Note: Where available, the PDF/Word icon below is provided to view the complete and fully formatted document
 Download Current HansardDownload Current Hansard    View Or Save XMLView/Save XML

Previous Fragment    Next Fragment
Monday, 15 June 2020
Page: 3174


Senator WATT (Queensland) (19:13): I also want to join with Senator McKim in thanking the government for listening to what we had to say on this point about a review. As I said during my second reading speech in relation to this bill, Labor believes that this bill should proceed without mandatory minimum sentences—and we'll come to that later. Mandatory sentencing is wrong in principle, does nothing to reduce or deter crime and, worst of all, has adverse consequences. It makes it harder to catch criminals, harder to prosecute criminals and harder to convict them. It should not be supported.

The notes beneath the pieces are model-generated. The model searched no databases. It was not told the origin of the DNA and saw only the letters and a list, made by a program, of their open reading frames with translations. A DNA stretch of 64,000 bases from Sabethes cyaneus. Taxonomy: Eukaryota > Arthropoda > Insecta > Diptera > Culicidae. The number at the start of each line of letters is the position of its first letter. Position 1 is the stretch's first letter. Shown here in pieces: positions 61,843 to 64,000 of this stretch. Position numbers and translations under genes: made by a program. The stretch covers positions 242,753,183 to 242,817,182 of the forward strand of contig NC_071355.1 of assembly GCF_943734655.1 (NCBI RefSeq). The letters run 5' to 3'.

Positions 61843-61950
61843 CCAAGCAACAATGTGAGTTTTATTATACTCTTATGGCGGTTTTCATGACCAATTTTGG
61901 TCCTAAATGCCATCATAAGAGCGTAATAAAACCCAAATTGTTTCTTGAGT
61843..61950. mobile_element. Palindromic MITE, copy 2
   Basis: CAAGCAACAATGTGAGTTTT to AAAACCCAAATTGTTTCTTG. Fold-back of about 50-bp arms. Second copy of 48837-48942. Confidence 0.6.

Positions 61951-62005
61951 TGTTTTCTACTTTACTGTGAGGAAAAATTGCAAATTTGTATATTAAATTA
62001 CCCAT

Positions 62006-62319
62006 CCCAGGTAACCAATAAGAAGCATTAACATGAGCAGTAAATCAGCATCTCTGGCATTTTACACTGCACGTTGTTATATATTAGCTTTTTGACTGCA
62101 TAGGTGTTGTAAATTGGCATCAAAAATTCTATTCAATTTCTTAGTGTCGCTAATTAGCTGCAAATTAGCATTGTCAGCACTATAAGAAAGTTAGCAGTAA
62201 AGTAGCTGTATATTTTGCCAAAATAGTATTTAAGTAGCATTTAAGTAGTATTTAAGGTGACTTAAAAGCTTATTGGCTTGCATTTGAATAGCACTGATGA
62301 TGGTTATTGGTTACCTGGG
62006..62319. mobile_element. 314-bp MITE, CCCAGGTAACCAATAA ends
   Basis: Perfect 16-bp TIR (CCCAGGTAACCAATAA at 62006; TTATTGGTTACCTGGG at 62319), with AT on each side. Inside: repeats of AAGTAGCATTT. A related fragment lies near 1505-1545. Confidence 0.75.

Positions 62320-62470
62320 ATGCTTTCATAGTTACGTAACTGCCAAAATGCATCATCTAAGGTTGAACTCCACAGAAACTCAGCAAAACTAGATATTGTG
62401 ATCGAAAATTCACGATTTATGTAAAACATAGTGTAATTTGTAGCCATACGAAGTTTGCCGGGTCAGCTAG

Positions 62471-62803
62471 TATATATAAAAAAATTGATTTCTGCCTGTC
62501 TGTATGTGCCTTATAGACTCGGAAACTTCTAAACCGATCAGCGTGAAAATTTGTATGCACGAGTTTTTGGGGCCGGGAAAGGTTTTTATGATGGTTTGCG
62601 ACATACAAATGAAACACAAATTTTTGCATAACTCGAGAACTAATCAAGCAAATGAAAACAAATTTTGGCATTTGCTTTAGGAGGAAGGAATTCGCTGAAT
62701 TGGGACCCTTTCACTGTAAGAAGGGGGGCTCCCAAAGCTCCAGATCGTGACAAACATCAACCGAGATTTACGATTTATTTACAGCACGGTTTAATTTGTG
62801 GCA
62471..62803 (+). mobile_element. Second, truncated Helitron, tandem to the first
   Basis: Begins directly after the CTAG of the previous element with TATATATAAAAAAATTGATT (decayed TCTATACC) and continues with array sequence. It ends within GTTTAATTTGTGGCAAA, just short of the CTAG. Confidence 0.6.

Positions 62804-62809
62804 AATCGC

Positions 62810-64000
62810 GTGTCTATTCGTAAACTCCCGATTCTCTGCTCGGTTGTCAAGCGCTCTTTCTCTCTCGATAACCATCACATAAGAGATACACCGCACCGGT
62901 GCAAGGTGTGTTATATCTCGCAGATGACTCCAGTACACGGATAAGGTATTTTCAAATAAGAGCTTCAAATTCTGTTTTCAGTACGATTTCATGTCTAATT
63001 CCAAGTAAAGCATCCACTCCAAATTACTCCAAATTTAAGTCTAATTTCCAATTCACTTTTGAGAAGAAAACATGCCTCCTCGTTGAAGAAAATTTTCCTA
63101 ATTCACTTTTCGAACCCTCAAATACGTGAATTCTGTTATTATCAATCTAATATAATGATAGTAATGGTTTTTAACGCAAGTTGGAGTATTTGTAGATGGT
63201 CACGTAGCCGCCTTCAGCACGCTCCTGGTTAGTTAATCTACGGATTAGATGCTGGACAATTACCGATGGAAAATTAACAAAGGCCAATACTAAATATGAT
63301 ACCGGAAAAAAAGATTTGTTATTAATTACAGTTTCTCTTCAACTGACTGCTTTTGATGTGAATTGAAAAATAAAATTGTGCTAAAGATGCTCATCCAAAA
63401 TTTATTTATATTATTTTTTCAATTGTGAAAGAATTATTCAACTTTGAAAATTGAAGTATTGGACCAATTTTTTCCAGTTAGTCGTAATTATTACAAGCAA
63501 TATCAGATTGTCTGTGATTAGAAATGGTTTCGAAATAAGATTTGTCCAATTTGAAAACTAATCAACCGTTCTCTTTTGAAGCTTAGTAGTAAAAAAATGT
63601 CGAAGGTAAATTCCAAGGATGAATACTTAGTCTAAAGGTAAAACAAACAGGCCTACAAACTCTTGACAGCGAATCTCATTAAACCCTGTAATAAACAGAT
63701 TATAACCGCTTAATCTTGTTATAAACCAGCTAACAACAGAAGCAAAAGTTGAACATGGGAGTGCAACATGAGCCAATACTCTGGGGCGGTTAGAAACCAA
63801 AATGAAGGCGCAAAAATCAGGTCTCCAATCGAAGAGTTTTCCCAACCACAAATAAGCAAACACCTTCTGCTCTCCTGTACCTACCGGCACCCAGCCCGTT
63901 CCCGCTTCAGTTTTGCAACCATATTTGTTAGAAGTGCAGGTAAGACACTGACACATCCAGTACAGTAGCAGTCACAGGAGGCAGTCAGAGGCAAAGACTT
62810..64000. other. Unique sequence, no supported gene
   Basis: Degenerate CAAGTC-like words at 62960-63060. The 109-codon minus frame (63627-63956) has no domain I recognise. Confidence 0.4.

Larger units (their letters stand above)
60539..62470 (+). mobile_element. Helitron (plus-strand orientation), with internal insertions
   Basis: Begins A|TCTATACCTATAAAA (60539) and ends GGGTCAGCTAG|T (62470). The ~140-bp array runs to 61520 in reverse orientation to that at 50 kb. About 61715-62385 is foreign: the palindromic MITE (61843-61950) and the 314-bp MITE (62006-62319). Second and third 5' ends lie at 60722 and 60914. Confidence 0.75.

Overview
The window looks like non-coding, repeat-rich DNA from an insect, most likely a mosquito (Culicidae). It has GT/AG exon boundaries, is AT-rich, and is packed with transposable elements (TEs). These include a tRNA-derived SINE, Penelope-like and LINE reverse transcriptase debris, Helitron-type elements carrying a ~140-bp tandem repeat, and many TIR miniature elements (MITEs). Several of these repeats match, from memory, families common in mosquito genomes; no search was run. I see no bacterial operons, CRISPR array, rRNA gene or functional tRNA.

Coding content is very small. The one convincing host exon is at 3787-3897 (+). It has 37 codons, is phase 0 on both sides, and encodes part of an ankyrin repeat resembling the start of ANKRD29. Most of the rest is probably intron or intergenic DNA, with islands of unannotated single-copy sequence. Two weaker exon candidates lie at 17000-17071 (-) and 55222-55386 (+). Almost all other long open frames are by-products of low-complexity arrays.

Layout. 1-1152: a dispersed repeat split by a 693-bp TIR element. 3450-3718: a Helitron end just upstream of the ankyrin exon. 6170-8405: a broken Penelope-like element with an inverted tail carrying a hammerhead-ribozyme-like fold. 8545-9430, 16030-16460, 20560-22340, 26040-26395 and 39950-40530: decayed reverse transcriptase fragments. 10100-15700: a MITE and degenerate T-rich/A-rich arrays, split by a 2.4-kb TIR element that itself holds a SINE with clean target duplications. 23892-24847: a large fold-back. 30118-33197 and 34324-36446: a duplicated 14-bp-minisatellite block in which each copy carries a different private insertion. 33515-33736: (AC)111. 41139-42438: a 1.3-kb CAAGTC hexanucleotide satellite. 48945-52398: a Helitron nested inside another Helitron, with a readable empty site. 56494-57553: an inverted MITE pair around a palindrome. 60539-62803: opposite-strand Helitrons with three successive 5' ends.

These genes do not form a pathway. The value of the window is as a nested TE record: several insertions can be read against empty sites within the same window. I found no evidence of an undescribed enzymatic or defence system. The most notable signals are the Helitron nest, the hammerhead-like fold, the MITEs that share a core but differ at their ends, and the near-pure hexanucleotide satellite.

As recommended by senators of Legal and Constitutional Affairs Legislation Committee, Labor also thinks that the Attorney-General should be required to initiate a review of sentencing practices in relation to Commonwealth child sex offences so that the government and the parliament can ensure that people convicted of child sex offences are being sentenced in accordance with community standards and expectations. Happily, these hastily prepared amendments moved by the government would implement that particular recommendation by Labor senators. Labor does welcome these amendments. If they are successful, I would like to give the Senate notice that the opposition will not be moving items 1 and 3 on sheet 8800.